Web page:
Bengaluru — US private equity firm Thoma Bravo is adding Sophos to its cyber security stable, announcing on Monday a buyout deal that values the British maker of antivirus and encryption products at about $3.8bn.

The takeover price of 583p per share represented a 37% premium from Sophos’s closing price on Friday and Sophos shares surged nearly 38% on news of the deal.

Sophos, whose customers include Under Armour, Ford and Toshiba, listed in 2015 at 225p per share and has seen its market value double since then, despite a tough 2018.

Thoma Bravo’s move for Sophos trails several other buyout deals by US funds drawn towards the UK as the pound weakened ahead of Brexit.

Sophos shareholders will get $7.40 per share in cash, which is 583 pence per share.

Shares of rival Avast also rose after the Sophos deal was announced.

Sophos CEO Kris Hagerman told Reuters that his company had first been approached by Thoma Bravo in June.

“The (Sophos) board ultimately concluded that this offer and the acquisition can accelerate Sophos’s progress in next-generation cybersecurity,” Hagerman said.

Cybersecurity market evolving

Private equity funds are increasingly targeting listed companies in Britain. Advent recently offered to buy engineering firm Cobham while an investment consortium led by Blackstone looks to take control of Madame Tussaud’s owner Merlin.

Thoma Bravo, which raised billions for its latest private equity fund this year, had been targeting the cyber security sector. Late last year, it bought Imperva and another cyber security firm called Veracode from Broadcom.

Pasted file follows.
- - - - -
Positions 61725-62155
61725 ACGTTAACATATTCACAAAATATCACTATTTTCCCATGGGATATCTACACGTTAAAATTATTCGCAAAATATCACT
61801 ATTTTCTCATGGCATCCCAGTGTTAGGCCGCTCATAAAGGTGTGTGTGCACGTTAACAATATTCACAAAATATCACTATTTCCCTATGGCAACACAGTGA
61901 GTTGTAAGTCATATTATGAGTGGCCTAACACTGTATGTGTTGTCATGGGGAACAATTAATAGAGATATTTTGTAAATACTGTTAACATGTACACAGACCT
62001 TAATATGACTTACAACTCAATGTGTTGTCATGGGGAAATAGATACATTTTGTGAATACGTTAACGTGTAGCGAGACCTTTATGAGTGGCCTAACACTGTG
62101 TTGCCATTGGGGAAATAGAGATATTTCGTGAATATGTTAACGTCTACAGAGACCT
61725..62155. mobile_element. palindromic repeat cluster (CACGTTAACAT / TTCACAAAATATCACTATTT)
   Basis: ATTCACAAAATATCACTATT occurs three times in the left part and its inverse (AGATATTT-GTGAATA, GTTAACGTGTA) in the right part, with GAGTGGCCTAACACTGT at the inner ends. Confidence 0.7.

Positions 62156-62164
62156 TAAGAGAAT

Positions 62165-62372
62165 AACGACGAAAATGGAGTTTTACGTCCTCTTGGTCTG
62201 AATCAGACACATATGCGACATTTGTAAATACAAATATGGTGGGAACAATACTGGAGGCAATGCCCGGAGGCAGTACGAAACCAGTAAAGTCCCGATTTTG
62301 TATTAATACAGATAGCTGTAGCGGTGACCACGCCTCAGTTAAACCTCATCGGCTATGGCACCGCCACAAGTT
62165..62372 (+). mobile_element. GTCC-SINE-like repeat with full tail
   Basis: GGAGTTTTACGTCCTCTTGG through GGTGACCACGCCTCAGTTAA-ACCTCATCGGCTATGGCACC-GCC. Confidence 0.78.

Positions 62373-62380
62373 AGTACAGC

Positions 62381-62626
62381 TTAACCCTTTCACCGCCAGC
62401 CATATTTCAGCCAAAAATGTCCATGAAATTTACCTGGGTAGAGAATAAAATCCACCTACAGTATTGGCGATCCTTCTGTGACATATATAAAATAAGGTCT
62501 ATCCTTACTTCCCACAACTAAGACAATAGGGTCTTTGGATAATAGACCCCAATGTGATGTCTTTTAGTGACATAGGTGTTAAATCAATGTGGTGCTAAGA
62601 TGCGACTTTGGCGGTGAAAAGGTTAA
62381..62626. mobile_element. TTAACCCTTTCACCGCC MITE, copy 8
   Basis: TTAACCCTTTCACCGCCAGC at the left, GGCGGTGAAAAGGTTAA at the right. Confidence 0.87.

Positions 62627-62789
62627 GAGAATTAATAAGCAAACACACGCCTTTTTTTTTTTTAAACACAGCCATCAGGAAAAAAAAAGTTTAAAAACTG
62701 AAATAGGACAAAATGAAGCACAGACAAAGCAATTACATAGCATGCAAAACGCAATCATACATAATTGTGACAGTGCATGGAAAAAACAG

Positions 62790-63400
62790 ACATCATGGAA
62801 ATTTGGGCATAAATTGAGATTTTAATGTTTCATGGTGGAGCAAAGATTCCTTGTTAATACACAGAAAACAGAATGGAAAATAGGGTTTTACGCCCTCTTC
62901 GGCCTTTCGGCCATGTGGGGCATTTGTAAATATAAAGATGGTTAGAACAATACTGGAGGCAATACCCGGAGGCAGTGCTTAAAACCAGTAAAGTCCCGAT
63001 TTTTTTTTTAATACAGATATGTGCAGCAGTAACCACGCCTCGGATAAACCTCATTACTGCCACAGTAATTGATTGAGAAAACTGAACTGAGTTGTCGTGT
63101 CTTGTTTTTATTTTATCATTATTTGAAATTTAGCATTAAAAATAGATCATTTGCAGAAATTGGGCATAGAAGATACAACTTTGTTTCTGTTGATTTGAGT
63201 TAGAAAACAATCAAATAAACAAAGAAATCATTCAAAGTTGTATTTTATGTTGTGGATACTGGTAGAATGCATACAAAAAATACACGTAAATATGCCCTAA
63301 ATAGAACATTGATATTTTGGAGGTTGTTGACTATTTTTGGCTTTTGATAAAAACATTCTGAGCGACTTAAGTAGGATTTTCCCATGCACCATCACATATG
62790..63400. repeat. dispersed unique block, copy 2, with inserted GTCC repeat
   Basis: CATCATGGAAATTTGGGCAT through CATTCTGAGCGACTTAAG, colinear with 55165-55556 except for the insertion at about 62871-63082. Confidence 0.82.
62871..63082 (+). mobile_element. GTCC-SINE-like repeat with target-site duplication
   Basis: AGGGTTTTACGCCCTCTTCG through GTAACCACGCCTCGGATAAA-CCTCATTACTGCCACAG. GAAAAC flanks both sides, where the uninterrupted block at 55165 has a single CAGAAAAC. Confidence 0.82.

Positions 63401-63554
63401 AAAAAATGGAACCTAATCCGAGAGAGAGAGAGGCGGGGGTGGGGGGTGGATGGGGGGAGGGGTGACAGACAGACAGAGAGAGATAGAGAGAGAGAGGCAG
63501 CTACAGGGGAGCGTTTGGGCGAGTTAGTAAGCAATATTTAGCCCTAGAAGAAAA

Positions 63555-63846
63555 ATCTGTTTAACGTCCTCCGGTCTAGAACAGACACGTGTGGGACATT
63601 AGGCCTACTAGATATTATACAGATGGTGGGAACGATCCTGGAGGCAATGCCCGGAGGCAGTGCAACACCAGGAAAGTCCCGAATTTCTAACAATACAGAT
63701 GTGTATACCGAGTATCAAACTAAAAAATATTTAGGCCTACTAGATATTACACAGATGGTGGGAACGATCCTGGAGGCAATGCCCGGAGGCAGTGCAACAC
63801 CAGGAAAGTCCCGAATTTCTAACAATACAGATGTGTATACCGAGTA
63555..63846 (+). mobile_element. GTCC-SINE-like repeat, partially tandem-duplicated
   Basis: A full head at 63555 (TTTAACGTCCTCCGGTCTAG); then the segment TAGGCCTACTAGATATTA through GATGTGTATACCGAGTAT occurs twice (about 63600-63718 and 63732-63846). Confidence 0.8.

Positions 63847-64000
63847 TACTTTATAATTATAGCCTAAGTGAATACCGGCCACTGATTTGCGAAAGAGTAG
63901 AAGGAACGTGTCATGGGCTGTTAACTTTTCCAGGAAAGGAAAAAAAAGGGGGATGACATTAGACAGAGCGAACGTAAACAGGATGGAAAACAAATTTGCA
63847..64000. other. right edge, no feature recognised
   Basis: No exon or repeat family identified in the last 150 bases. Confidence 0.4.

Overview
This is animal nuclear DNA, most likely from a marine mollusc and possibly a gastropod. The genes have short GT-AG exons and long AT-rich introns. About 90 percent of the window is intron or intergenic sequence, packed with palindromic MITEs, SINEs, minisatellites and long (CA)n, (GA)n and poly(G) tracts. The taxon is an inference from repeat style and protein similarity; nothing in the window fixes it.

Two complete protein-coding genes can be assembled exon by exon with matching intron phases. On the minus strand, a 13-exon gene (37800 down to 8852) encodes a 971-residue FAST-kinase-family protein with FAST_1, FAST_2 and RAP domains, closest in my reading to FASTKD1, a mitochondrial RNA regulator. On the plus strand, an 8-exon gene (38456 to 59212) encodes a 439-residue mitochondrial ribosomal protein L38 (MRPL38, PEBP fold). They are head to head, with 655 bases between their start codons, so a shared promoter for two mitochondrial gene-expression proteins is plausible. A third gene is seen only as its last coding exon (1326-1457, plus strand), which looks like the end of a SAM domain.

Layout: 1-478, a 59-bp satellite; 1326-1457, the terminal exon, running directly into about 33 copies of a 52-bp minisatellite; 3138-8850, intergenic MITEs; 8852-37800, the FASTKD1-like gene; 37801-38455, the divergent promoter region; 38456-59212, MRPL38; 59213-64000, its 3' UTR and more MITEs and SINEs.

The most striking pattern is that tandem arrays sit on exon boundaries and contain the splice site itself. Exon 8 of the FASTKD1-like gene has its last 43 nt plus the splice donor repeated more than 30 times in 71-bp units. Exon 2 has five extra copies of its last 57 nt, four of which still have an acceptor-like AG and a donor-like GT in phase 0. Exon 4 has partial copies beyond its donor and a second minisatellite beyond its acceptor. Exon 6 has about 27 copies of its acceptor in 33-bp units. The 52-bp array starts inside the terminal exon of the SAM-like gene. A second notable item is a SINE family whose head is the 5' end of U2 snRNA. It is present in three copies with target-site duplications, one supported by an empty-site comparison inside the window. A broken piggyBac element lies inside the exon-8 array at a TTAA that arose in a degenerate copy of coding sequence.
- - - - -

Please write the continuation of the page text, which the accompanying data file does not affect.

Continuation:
In 2017, it purchased Sophos’s close competitor Barracuda Networks, which manages data security over the cloud.

“The global cybersecurity market is evolving rapidly, driven by significant technological innovation, as cyber threats to business increase in scope and complexity,” Seth Boro, managing partner, at Thoma Bravo said in a statement on Monday.

Analyst Neil Campling of Mirabaud Securities said Sophos could be “valuably merged with Barracuda to focus on the SMB (small and medium businesses) opportunities”.

Sophos’s Hagerman said there was a transition to next-generation security products such as machine-learning and APIs, with the cloud at the heart of that transition for products to actively communicate with each other and manage threat responses.

Hagerman noted that Sophos’s growth in recent years has fundamentally been due to its security solutions that can be deployed to any size organisation.

Analysts at Hargreaves Lansdown cautioned investors about Thoma Bravo’s dollar-denominated deal for Sophos, saying “but should a Brexit deal be agreed, a rally in sterling could leave investors out of pocket”.

JP Morgan Cazenove, Lazard, and UBS London branch were Sophos’s financial advisers and Goldman Sachs advised Thoma Bravo.